Sleep Apnea Linked to Teen Obesity

Obese adolescents have an increased risk of sleep apnea or abnormal breathing during sleep, according to a study presented at the American College of Allergy, Asthma and Immunology Annual Meeting in Boston, Nov. 3-8.

In one of the first studies to take a closer look at the relationship between teen obesity and sleep-disordered breathing, researchers compared overnight sleep studies of 27 obese teens with and without asthma to overnight sleep studies of 23 average weight adolescents with and without asthma. The study showed nearly 73 percent of obese children were diagnosed with sleep apnea/hypopnea syndrome (SAHS) while none of the adolescents at a healthy weight were diagnosed with SAHS.

“Research shows obesity puts kids at risk for heart disease, diabetes and high blood pressure,” says allergist John Oppenheimer, MD, ACAAI Abstract Committee chair.  “This study identifies the addtional potential for increased sleep apnea, and the need for a larger scale study.”

Title:  Sleep-Disordered Breathing in Obese and Eutrophic Adolescents, Asthmatics and not Asthmatics

By the numbers:
Seven million children in the U.S. suffer from asthma. Children who are overweight are nearly 2-1/2 times more likely to have asthma than those who are not overweight.

Single Dose Flu Shot May Be Safe for Children with Severe Egg Allergy

The trivalent seasonal influenza vaccine (TIV) - that protects against three types of influenza–may be safe for children with egg allergy, according to a study presented at the American College of Allergy, Asthma and Immunology Annual Meeting in Boston, Nov. 3-8.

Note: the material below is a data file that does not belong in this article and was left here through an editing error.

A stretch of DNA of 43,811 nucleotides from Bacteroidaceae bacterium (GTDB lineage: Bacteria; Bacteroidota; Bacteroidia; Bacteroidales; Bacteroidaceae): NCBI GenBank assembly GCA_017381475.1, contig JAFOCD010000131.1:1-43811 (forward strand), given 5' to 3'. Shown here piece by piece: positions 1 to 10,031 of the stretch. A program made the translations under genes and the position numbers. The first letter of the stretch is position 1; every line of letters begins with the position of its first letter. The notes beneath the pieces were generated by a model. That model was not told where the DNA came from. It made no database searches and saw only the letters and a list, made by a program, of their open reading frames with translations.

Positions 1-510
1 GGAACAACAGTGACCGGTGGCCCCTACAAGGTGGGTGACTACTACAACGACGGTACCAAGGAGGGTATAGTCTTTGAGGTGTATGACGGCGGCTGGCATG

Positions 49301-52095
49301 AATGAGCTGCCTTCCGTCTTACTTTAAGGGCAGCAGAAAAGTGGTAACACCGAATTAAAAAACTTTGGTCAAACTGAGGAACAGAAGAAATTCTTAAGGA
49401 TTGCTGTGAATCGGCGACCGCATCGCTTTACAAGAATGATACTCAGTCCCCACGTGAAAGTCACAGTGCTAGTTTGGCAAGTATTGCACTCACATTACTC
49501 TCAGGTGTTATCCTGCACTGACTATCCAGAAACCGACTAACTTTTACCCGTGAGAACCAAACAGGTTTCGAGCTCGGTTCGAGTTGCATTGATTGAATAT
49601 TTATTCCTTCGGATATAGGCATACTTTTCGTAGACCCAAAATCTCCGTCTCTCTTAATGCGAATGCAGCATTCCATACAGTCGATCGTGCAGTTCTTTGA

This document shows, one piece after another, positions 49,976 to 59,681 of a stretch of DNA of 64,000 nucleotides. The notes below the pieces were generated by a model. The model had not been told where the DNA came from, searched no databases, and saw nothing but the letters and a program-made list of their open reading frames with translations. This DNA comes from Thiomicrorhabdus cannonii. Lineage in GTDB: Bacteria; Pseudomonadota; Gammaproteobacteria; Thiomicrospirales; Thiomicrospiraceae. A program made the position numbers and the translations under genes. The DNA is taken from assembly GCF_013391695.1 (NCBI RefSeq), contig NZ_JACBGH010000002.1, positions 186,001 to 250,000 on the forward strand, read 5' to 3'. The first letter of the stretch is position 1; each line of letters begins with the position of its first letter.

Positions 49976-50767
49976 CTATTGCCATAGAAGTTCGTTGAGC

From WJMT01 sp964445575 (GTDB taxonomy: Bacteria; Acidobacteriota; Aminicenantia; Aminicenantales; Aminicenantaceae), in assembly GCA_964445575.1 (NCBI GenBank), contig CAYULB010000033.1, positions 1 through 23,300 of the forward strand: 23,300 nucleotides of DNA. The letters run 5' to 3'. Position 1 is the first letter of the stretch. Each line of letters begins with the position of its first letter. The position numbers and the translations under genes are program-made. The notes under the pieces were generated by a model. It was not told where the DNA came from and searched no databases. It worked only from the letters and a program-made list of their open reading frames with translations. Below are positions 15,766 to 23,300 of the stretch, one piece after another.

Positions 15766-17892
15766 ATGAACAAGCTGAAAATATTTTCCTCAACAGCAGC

A two-year, multi-center study is seeking to evaluate the vaccine’s safety in a population of only severely egg allergic children.  Interim results from the first 61 patients indicate TIV is safe to administer to egg allergic individuals irrespective of the severity of their egg allergy. These findings are consistent with the experience of 7 other TIV/H1N1 studies of egg allergic children spanning 12 years, in which a total of 185 children with severe egg allergy had also safely received influenza vaccine.

Historically, as a safety precaution, dividing the dose into a 10 percent fraction and observing for symptom development before providing the remaining 90 percent was commonplace. In the current study, all patients safely received their vaccine irrespective of the dosing method.  Thus the interim data indicate a single dose is well tolerated.

“The benefits of flu shots are well-established, and clearly outweigh the risks for children with egg allergy,” said allergist Matthew Greenhawt, MD, ACAAI member and assistant professor in the Division of Allergy and Clinical Immunology at the University of Michigan.  “Children with food allergies are more likely to have asthma, which can increase their chance of respiratory complications from the flu.  Expanding the population of children that receive flu shots will play an important role in decreasing influenza associated hospitalization, and in promoting the overall health of our children.”

Title:  Safe Administration of Trivalent Influenza Vaccine to Egg Allergic Children with a History of Anaphylaxis or Severe Allergy to Egg

By the numbers:
Egg allergy is one of the seven most common food allergens, and affects from 1.3 to 1.6 percent of children


Ashley Mattys
November 5, 2011                                      
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